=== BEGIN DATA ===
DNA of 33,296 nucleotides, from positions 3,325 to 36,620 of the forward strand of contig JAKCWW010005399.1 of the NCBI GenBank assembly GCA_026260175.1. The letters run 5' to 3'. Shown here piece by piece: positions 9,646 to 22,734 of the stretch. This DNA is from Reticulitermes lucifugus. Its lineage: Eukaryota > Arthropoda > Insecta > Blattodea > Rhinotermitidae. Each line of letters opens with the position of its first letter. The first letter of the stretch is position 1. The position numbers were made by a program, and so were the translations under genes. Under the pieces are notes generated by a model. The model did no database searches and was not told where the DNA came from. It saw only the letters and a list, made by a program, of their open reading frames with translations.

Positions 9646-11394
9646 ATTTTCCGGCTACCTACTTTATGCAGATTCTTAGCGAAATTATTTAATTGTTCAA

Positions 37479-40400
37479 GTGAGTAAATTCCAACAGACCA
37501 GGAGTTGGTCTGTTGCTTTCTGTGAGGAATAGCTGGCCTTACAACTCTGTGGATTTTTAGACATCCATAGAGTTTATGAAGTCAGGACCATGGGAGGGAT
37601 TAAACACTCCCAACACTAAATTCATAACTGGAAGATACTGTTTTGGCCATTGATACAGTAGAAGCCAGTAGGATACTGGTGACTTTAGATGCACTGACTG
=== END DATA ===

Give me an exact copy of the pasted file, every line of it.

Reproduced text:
DNA of 33,296 nucleotides, from positions 3,325 to 36,620 of the forward strand of contig JAKCWW010005399.1 of the NCBI GenBank assembly GCA_026260175.1. The letters run 5' to 3'. Shown here piece by piece: positions 9,646 to 22,734 of the stretch. This DNA is from Reticulitermes lucifugus. Its lineage: Eukaryota > Arthropoda > Insecta > Blattodea > Rhinotermitidae. Each line of letters opens with the position of its first letter. The first letter of the stretch is position 1. The position numbers were made by a program, and so were the translations under genes. Under the pieces are notes generated by a model. The model did no database searches and was not told where the DNA came from. It saw only the letters and a list, made by a program, of their open reading frames with translations.

Positions 9646-11394
9646 ATTTTCCGGCTACCTACTTTATGCAGATTCTTAGCGAAATTATTTAATTGTTCAA

Positions 37479-40400
37479 GTGAGTAAATTCCAACAGACCA
37501 GGAGTTGGTCTGTTGCTTTCTGTGAGGAATAGCTGGCCTTACAACTCTGTGGATTTTTAGACATCCATAGAGTTTATGAAGTCAGGACCATGGGAGGGAT
37601 TAAACACTCCCAACACTAAATTCATAACTGGAAGATACTGTTTTGGCCATTGATACAGTAGAAGCCAGTAGGATACTGGTGACTTTAGATGCACTGACTG